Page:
Jonathan Colvin <email@example.com> wrote:
> I'm not picking on you Harvey, but this seems like an opportune place to
> dipute the whole idea of uploading.
Please, do. Thin skins don't last very long around here. I don't take any objections personally. As long as you don't call me stupid, feel free to call my ideas stupid.
> It seems to rest on a very narrow model
> of consciousness that regards neurons as discrete computational elements
> that can be simulated. I think this model seriously de-emphasizes the
> chemical elements of consciousness...the enormously complicated stew of
> neurochemicals the washes thorugh our brains, and which seems to be a huge
> part of emotion/mood/perception....everything that we mean when we talk
> about consciousness. Our neural-nets are good at pattern recognition and
> lots of things that require computation, but I am of the opinion that much
> of consciousness is dependent on very complicated chemistry. You might say
> I am of the "wet" school of consciousness. And how can you upload
Very good question! I was being very sloppy in my wording, and poorly expressing my belief that someday we will be able to duplicate everything the brain does.
I stand corrected that neurons cannot duplicate brain function. Between the neurons are neurotransmitter chemicals which carry messages. Besides duplicating neurons, we would also have to simulate a chemical communications network between neurons and learn to encode and decode the chemical messages. We also have to simulate the competition of neurochemicals for receptor sites, and simulate the rate of transmission success and loss, including thresholds.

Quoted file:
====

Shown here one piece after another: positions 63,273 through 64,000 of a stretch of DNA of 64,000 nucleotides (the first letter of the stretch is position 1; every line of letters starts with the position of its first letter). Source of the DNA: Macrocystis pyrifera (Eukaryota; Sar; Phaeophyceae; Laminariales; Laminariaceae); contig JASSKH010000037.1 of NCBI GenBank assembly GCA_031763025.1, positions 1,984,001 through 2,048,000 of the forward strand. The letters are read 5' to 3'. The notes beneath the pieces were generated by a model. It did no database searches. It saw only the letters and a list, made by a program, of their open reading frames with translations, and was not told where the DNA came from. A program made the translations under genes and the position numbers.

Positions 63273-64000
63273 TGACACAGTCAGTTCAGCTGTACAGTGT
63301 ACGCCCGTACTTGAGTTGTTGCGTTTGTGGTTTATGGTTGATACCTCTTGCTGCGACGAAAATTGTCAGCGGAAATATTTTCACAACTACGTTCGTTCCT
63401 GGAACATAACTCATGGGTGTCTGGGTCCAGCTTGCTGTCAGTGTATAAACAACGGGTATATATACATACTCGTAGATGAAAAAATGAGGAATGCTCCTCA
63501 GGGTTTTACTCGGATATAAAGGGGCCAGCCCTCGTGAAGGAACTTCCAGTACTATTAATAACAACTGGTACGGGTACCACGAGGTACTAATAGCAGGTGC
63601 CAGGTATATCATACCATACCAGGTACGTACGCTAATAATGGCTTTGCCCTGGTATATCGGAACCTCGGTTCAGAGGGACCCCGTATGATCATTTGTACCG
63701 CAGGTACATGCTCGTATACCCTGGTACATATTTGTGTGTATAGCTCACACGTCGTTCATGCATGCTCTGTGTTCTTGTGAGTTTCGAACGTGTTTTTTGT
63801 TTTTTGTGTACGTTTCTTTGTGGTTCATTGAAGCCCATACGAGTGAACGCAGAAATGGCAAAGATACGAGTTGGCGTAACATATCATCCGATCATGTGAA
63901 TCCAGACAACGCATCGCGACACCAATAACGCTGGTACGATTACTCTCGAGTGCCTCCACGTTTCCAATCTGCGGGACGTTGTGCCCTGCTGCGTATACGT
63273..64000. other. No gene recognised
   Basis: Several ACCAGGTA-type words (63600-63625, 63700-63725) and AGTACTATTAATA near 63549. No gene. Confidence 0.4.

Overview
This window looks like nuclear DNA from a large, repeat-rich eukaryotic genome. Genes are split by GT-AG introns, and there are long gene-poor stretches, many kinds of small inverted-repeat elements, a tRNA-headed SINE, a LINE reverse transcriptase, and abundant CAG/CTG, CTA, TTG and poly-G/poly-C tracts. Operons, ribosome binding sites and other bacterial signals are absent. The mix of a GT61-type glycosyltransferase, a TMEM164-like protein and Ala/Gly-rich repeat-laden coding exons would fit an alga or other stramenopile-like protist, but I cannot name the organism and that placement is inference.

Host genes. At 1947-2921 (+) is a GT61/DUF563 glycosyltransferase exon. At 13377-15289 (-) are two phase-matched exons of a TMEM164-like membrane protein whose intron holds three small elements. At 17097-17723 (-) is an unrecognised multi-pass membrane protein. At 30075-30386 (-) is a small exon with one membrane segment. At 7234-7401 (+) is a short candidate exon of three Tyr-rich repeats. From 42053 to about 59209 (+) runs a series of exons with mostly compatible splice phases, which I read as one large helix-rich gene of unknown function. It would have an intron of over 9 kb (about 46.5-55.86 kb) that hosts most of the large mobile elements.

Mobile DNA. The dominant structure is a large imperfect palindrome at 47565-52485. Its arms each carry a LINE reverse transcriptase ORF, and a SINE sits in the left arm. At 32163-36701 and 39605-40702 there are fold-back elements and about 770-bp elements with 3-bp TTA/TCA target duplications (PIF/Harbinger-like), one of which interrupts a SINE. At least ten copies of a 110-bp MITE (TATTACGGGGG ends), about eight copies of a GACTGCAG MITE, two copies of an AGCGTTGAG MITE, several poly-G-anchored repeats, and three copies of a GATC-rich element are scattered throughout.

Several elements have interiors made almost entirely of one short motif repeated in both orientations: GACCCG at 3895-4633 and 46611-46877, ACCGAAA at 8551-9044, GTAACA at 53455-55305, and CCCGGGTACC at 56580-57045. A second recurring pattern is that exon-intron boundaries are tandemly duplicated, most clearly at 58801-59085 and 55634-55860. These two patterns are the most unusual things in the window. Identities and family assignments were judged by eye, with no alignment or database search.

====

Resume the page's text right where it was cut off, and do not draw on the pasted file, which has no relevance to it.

This is much more complicated than my flippant remark about replacing neurons would really indicate. We either have to simulate chemical reactions so that the neurons can interpret the results, or we have to crack the coding of these chemical messages so that the meanings of the messages themselves can be simulated.
You are right that the wet chemicals also have to be simulated, and not just the neurons. The neurons might be data flags, but we still need software and messaging systems to access these data states. There also are different thresholds for neurons firing, based on various chemical levels. Neurons are not binary, either on or off. We may even have to simulate limited chemical availability, just like in the real human brain. If we make the simulated chemicals unlimited, would this overload the software or have a jamming effect as every neuron fires continuously?
You are totally correct that replacing every neuron is simplistic. We do have to duplicate the wetware, either with chemicals or full simulations.
-- Harvey Newstrom <mailto:firstname.lastname@example.org> Author, Engineer, Entrepreneur, <http://www.gate.net/~harv> Consultant, Researcher, Scientist. <ldap://certserver.pgp.com>